Alex Hendrie

ATR Supports Rep. Hern's "Pro-Growth Budgeting Act"

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Posted by Alex Hendrie, Samantha Capriotti on Friday, November 1st, 2019, 9:00 AM PERMALINK

Congressman Kevin Hern (R-Okla) today introduced the “Pro-Growth Budgeting Act,” legislation that will require dynamic scoring of major-sized legislation.  Americans for Tax Reform urges all members of Congress to support Rep. Hern's bill. 

Dynamic scoring allows policymakers to forecast the effects of fiscal policy based on the predicted behavior of people and organizations. Dynamic scoring takes into account multiple estimates on a bill’s effect on employment, GDP, investment, labor supply, interest rates, and other major economic indicators.

This legislation requires the Congressional Budget Office (CBO) to use dynamic scoring to assess the fiscal impacts of any major-sized legislation in addition to the 10-year static score that CBO already releases.

All legislation that affects revenue, spending, deficits, or debts above 0.25 percent of current projected U.S. GDP is subject to dynamic scoring under Rep. Hern's legislation. If a bill does not reach the 0.25 percent threshold, The House Budget Committee Chairman and Ranking Member can still request an analysis.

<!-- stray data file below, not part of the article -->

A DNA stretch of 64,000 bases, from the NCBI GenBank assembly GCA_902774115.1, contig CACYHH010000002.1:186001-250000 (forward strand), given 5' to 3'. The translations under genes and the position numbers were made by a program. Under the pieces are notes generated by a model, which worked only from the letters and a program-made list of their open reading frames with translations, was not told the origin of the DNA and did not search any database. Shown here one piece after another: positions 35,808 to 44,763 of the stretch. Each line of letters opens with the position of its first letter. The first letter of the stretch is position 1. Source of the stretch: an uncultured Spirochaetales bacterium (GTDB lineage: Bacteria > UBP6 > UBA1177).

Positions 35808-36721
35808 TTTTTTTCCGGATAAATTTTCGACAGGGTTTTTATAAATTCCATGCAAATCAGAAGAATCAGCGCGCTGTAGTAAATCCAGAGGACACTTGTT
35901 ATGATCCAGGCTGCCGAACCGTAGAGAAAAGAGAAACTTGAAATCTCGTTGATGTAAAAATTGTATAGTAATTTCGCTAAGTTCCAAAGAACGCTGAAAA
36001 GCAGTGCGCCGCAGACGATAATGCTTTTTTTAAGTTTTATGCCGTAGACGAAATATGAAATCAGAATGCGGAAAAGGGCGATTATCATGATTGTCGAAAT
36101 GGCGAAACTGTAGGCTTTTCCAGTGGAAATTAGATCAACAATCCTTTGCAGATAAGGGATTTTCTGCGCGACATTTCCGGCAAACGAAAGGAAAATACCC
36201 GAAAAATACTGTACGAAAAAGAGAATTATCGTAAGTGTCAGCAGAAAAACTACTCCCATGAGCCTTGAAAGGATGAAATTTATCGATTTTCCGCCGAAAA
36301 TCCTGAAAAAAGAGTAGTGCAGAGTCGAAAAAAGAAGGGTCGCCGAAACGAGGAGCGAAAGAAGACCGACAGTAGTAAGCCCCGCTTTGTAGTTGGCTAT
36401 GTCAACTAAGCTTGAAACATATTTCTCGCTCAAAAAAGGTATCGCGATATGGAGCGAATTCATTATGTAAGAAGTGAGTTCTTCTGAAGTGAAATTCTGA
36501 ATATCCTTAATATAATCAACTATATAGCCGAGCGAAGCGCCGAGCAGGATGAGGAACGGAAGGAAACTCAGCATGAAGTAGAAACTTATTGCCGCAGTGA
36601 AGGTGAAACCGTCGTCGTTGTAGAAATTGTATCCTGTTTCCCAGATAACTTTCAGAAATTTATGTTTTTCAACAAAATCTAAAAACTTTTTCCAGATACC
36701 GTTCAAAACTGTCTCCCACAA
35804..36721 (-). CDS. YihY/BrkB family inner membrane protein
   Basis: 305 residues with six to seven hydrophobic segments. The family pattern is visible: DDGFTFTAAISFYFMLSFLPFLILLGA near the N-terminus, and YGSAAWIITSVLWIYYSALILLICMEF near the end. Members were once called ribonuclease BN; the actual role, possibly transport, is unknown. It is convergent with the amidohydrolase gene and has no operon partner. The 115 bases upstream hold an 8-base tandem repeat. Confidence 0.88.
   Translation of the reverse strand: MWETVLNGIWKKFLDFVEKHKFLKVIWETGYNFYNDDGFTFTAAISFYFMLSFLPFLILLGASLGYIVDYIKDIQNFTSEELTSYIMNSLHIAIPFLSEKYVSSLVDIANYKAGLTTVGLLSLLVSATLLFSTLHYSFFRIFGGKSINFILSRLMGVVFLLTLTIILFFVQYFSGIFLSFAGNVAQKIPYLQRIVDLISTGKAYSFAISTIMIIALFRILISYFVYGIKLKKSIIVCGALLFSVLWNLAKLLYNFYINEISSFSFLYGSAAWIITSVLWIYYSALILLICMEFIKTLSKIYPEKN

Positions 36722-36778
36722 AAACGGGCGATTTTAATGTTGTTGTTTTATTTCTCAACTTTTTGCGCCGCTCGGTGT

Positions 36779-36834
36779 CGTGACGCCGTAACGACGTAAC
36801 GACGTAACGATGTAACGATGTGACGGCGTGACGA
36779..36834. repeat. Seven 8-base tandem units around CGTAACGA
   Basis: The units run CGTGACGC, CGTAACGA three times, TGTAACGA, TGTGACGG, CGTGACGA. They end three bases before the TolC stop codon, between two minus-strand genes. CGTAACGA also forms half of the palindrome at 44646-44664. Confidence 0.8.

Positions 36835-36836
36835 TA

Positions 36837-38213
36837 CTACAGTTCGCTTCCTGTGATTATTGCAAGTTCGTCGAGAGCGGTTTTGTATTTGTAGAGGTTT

The CBO would be required to disclose its data sources and transformations and the models it used to determine the dynamic score.  This provision increases transparency and ensures that lawmakers are receiving reliable, unbiased information.

Dynamic scoring gives policymakers a more detailed picture of the economic impacts of legislation. For example, when forecasting the economic impact of raising the marginal income tax rate, the static score would assume that the government would raise more revenue with no distortions. 

A dynamic score would rightly take into account that the tax would create a disincentive to work. 

Static scoring has impeded lawmakers from considering the full effects of legislation in the past. Ignoring real-world economic indicators led the CBO to estimate that the Taxpayer Relief Act of 1997 would only create $120 billion in revenue over six years.  Once implemented, the legislation generated $2.52 trillion in revenue, surpassing the CBO’s static estimate by $2.4 trillion.

Ignoring the real-world economic impacts of legislation can lead to bad policymaking because the full impact that legislation has on the U.S. economy is not considered.

Congressman Kevin Hern's proposal rightly corrects this by making dynamic scoring available so that lawmakers can consider the full macroeconomic impact of major legislation.

Photo Credit: KidTruant


GILTI High Tax Rule Provides Important Relief, But Can Still Be Improved 

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Posted by Alex Hendrie on Monday, October 28th, 2019, 10:57 AM PERMALINK

The Tax Cuts and Jobs Act contained numerous reforms to the U.S. tax code. Among these reforms were several changes to the international tax system.

Implementing these reforms has been a complex process. To its credit, the Treasury Department has done a good job mitigating some of the more problematic aspects of this transition. However, there is more that can be done to promote American competitiveness and offer relief to businesses.